Thursday, May 14, 2009

Life in Music- Bruce Writes the Songs

"Mary Lou she found out how to cope, she rides to heaven on a gyroscope. The Daily News asks her for the dope. She says, 'Man, the dope's that there's still hope'."- Bruce Springsteen, Does the Bus Stop at 82nd Street.

The Boss was here in Chicago a few days ago, and, sadly, yours truly was not in the audience. It's the first time in a while that Bruce came to town and I didn't show up.

Tickets are pricey, you know, but that's not the point.

Or is it?

Anyways, I had written previously about songs. More specifically, the fact that so many cats on the scene don't learn songs.

That fact still annoys me, by the way.

That's not the point either.

No, the point for today is that Bruce Springsteen knows songs. He writes songs. His band learns his songs as well as other people's songs (they did the Who's My Generation just a couple of days ago- man I would have loved to have seen that.) The catalog of the E Street Band is in the hundreds.

Hundreds of songs. Just 1 guy (and his guys.)

Springsteen is one of those aging rock gods that people love or hate. Surprisingly, there are a lot of musicians who are in the latter category. I've always wondered why that is. Here's a guy who started his career nearly 40 years ago playing crappy dive bars in sleepy Asbury Park, N.J.

Not exactly a tourist destination (native New Yorkers notwithstanding.)

Bruce can play. Well. Same with his group. It would be a challenge to find a tighter unit. So why are cats against him?

Maybe his looks.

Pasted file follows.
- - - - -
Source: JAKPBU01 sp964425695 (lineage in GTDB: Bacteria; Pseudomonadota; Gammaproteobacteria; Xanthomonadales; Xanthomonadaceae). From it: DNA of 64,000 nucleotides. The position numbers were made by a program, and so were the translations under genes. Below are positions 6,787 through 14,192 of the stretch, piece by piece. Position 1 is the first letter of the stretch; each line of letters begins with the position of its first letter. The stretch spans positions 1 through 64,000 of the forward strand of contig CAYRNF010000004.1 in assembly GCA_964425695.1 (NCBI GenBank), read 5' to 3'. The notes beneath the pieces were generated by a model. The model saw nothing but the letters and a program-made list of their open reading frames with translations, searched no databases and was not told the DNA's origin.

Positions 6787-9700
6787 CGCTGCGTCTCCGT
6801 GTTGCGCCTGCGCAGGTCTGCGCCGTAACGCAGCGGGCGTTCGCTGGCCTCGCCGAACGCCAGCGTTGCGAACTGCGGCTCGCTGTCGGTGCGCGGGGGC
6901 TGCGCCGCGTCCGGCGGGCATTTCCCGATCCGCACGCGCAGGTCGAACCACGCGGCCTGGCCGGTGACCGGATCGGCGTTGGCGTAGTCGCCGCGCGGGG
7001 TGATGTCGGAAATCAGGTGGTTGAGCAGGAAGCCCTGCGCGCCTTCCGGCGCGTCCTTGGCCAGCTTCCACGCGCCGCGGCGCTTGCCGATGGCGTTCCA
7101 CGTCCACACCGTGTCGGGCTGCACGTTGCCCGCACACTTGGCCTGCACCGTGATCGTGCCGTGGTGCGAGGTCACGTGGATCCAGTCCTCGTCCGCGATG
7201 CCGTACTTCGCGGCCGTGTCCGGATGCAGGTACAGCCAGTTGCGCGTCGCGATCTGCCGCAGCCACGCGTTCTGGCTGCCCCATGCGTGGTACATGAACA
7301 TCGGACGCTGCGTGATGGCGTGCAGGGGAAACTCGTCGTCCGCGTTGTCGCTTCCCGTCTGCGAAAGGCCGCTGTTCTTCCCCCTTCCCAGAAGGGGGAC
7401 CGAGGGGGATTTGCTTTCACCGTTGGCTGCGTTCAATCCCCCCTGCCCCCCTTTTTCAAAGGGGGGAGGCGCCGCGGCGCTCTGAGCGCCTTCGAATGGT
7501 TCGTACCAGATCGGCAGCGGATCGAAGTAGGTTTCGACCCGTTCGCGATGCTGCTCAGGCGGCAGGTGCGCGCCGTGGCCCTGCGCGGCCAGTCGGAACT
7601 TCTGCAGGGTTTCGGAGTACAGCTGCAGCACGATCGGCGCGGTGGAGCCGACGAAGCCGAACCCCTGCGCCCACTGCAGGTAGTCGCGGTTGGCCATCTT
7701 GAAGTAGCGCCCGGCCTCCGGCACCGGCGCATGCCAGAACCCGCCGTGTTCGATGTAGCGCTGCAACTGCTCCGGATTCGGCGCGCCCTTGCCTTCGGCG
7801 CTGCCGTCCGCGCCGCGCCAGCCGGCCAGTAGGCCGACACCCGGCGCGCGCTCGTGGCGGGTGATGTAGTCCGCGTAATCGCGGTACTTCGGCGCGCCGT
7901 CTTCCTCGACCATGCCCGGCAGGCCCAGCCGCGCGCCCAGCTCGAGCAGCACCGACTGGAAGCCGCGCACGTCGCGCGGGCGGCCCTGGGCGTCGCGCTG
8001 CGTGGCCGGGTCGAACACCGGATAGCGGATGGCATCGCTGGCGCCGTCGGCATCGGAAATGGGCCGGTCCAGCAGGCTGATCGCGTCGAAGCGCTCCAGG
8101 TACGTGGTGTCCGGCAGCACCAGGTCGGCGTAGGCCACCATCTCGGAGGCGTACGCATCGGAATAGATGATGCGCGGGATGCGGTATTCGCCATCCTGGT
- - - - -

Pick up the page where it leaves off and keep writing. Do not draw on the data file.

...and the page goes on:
He's not the most attractive guy (ok, ladies, lemme have it.) He's short, like me, and has a hideous under bite, not like me. You can see the wear and tear in the lines on his face from years and years on the road, and he travels well (when's the last time THAT band got in the van?)

Must be jealousy of his success.

Yet, he's still as relevant as ever. Why?

Songs, songs, songs.

Unlike the Rolling Stones (and they ARE the world's greatest rock and roll band) who haven't put out a meaningful album since Tattoo You (1981- it was a "comeback" record,) Springsteen is still writing new material. Most of it is even quality material. Sure, none of it is as impressive as his very early stuff (most songwriters write their best tunes early on, when they're young and hungry,) but he has refined and polished and had the E Street style well defined. He is also, from what I understand, relentless in his rehearsing of the band, and by the time they go out on the road to start a tour, they're more than ready.

They're even ready for tunes they may have not rehearsed. After all, when your catalog is that large, how can you really prepare?

The answer is that they have been preparing their entire careers. They (the band) have been learning material for decades. Not sort of learning it. Really learning it.

You stay ready to keep from getting ready.

Like I said before, they also do other artists' tunes. They do some Motown stuff (you should hear the Detroit Medley- fantastic.) They play folk music (get the Seeger Sessions.) They do blues.

Bruce is successful because of songs, and we as musicians need to understand that without knowing songs, the chops you have (or think you have) become meaningless. Your guitar shredding becomes noise. Your thumb popping on the bass is a bottom end rumble mumble jumble. The crazy drum fills are just, well, crazy.

And then people don't want to hear you, and you're stuck wondering why there aren't any gigs out there better than bar gigs that are worth fifty bucks and a chicken sandwich.

You gotta learn the songs of your genre. I do, and you can too.

Max still hasn't called me to sub, though. He thinks his kid is better than me.

So it goes...

Learn the tunes

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